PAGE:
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September 1st

A time of collision

Ramiro Carrillo

In 1719, apparently as part of the decor for a café, Jean-Antoine Watteau painted Pierrot, one of the most suggestive paintings of the French Rococo. The image is a full-length frontal portrait of one of the characters in the commedia dell’arte, a popular form of theatre at the time. Dressed in spotless white, Pierrot stands with his arms down by his sides, as if inanimate, looking forlorn, cutting a truly pathetic figure compared to the grandiloquence of the characters—gods, saints, aristocrats—who populated the paintings of the time. Faced with these exceptional models, Pierrot’s figure recalls the idea of the subject as a comedian, a puppet; indeed, the protagonist of the painting was a person in disguise and, therefore, evades all classification: neither rich nor poor, neither deep nor banal, neither comical nor tragic, neither entirely man nor woman, neither inside nor outside the system. A character that today we might call queer.

A similar vein also runs through the comedians that Picasso painted two hundred years later. Harlequin with a Mirror (1923), for example, returns to the melancholy character, an ambiguous subject who gazes at his reflection, and one wonders if he sees who he is, or who he is pretending to be. As a pictorial figure, the harlequin is two people at the same time: the one shown and the one hidden behind the costume. To that extent, it is the image of a split subject, a scattered, fragmented being, in a state of collision between what is and what has to be.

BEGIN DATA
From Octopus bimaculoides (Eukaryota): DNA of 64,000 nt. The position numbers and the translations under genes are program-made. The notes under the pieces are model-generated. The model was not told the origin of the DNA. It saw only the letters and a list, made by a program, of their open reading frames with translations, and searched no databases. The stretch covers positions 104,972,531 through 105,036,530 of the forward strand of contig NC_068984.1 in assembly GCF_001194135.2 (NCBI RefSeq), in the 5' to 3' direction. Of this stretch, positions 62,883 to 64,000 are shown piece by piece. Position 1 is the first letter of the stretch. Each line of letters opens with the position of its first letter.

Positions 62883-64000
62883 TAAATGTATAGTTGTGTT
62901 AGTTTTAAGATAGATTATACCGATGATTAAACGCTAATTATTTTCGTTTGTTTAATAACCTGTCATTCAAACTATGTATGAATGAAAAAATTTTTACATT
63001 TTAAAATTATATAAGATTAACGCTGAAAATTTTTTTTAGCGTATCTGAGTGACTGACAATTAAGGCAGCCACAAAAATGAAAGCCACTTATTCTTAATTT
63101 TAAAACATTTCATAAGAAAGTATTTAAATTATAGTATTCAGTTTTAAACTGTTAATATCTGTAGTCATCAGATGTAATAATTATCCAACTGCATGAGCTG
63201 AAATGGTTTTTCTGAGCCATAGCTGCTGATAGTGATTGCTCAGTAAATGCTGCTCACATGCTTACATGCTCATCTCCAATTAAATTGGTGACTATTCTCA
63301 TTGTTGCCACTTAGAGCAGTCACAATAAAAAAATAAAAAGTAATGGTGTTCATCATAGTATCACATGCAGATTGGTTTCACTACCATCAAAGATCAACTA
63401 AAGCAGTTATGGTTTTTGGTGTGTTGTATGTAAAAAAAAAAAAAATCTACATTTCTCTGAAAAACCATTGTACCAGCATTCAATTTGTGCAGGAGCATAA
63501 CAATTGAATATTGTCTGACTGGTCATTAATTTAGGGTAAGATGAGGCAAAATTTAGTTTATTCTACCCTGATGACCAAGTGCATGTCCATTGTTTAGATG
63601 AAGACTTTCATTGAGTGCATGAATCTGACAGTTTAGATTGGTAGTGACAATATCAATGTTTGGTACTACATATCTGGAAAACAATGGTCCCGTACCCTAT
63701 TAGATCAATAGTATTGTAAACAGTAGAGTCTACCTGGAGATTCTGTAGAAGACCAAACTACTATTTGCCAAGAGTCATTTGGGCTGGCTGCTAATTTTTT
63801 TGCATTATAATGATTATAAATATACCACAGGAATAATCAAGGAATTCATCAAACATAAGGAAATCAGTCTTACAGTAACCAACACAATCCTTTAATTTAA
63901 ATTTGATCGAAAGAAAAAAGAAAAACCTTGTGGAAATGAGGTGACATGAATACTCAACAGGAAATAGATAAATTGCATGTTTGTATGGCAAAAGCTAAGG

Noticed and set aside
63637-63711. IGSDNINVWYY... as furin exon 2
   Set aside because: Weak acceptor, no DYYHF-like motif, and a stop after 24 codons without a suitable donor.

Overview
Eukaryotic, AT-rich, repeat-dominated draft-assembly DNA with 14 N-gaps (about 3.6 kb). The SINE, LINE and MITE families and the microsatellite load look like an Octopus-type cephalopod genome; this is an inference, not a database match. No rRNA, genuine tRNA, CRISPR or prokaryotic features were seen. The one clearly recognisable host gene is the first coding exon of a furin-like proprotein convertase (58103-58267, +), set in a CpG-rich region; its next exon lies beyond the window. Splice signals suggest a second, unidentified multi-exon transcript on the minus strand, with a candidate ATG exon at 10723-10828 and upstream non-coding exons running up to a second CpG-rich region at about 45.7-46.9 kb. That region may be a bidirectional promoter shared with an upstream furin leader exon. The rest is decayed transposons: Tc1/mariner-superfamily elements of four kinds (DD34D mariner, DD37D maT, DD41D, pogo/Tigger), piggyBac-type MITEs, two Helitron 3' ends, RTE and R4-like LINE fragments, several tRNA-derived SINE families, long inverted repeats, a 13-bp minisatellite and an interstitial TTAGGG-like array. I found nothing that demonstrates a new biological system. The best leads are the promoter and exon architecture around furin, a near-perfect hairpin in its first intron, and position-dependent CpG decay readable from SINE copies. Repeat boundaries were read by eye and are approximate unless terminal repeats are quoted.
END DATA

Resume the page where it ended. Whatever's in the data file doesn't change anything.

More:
Hence Ubay Murillo considers the harlequin a “hinge figure”, the expression of a subject in imbalance that, as Jean Clair would say, is an image of a time of collapsing balances; hence his fascination to discover the figure of the harlequin revisited in the fashion editorials of magazines such as Vogue or Harper’s Bazaar, material with which Murillo has been working for twelve years.

This interest in fashion editorials focuses on the friction and collisions that emerge with the visual grammars of the avant-garde. Since the time of Coco Chanel, fashion is no longer simply about designing clothing; it produces discourses about the subject, about their “being” in the social space, generating powerful images that are mediators of the ways in which we feel and produce our bodies. Fashion editorials, like as fashion shows, shop windows or any other communication device, are emulators of these discourses, and it is not uncommon for them to emulate formal grammars, even certain practices, of contemporary art. Ubay Murillo explores these connections—which flow in both directions—and considers them evidence of how the visual findings of the artistic avant-garde, conceived within the framework of utopias of the emancipation of the subject, have ended up permeating the cultural industry, serving the capitalist machinery put in place to generate desire.

These grammars, such as abstraction or the fragmentation of the body, when used in fashion images, are necessarily resignified, which implies their trivialisation and, therefore, their deactivation as formal rhetorics of avant-garde utopias. Murillo seeks to “return” these patterns to the space of contemporary art and, in doing so, explores the complex frictions between high and low culture, between artistic avant-garde and cultural industry, between art and merchandise.

Canary art (centuries XVII - XX)
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